Saturday, August 25, 2012

The Game Not Played

The game of base ball advertised to take place yesterday afternoon, at the Grand Avenue park, between the Chicago White Stockings and Philadelphias, did not come off, as neither club put in its appearance.  At least twenty thousand people visited the grounds, thinking that they would enjoy a treat, but they were doomed to be disappointed.  As to who is to blame, our reporter gained the following from a reliable source: Mr. Williams, secretary of the reds of this city, has been correspounding with the Chicagos for some time, in regard to getting up a game, and at last succeeded so far that he turned the game over to Mr. Solari of the Grand Avenue park, thinking it would be an advantage to the club in drawing a large crowd, on account of its proximity to the Fair grounds.  Then Mr. Thos. Bryan, corresponding secretary of the Empires, received from the Philadelphia club, October 1st, a communication stating that the Chicagos and Philadelphias would play a game in this city on October 8th, and that the Philadelphias, after playing a return game in Chicago, would come back and play two games on Sunday, the 11th of October, one in the morning with the Nationals, if so arranged, and the other with the Empires in the afternoon.  Mr.  Bryan answered the telegram, and told them to come on, as all the arrangements were being made, and the games were advertised.  Then came Mr. Williams on the morning of October 8th, the day the game was to come off, and told Mr. Solari of the park that he had received a dispatch from Chicago, signed jointly by the managers of the Chicago and Philadelphia clubs, that it would not be possible for them to play in St. Louis, and that they would write and give the cause.  Lastly a dispatch was received at 3:10 P.M., yesterday, by Mr. Solari, signed Jim Woods, stating the Philadlephias refused to play in St. Louis.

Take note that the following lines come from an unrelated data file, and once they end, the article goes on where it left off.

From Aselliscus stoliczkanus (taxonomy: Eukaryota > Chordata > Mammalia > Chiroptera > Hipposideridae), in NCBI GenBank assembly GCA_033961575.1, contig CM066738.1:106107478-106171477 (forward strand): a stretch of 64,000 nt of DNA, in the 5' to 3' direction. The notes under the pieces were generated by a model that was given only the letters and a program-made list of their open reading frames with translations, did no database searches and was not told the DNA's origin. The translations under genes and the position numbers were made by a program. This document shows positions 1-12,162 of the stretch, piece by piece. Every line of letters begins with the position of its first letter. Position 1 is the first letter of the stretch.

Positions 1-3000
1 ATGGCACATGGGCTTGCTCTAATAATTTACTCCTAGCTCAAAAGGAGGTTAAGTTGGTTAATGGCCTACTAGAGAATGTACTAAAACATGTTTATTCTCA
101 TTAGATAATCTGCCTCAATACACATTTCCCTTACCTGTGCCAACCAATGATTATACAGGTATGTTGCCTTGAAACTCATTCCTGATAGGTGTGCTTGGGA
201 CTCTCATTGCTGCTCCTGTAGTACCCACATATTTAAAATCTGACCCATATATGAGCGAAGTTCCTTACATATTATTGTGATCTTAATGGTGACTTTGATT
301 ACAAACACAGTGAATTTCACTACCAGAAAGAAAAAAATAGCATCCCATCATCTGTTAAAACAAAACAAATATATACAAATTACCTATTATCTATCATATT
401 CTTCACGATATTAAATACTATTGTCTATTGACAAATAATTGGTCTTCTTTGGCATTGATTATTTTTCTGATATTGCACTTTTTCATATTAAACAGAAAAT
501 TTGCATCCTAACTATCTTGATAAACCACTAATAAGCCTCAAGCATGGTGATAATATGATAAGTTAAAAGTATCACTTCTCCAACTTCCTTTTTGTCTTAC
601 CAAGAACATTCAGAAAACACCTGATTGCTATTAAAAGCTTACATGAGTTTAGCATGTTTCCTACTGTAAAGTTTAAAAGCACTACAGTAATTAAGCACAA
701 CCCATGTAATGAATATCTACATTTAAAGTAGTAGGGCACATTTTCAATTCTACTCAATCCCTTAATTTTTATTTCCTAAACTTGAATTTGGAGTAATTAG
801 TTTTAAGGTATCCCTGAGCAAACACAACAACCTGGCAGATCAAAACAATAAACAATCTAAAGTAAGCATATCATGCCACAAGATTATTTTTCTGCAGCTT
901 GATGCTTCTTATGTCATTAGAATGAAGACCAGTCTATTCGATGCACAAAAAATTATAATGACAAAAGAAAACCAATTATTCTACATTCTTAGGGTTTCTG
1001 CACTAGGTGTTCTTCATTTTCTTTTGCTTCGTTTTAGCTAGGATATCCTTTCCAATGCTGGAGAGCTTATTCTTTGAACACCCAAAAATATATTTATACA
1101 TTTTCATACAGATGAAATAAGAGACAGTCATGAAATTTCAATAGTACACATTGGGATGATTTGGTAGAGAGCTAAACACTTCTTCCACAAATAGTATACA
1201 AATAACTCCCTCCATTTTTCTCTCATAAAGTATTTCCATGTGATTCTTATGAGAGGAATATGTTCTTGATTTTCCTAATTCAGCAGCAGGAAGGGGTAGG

To make some amends, there was an impromptu game gotten up between the Empires and a picked nine, to amuse the vast assemblage, who were better satisfied than might have been expected under the circumstances.
-St. Louis Republican, October 9, 1874

What's of interest here is the fact that this game was being advertised as the first game played in St. Louis between two professional clubs and it certainly would have been the first game played between two openly professional teams.  Also, the reason given for moving the game from the Compton Avenue Grounds to the Grand Avenue Grounds is interesting and it's the first contemporary reference I've ever seen suggesting why the Grand Avenue Grounds was considered a better park than the Compton Avenue Grounds.

Regardless, it's kind of odd that this game wasn't played.  Chicago played a lot of games in St. Louis in 1874 and it's kind of surprising that they weren't able to get Philadelphia to go along with playing it.  There's probably something else going on here that we don't know because the reason given for not playing the game is not very satisfying.  

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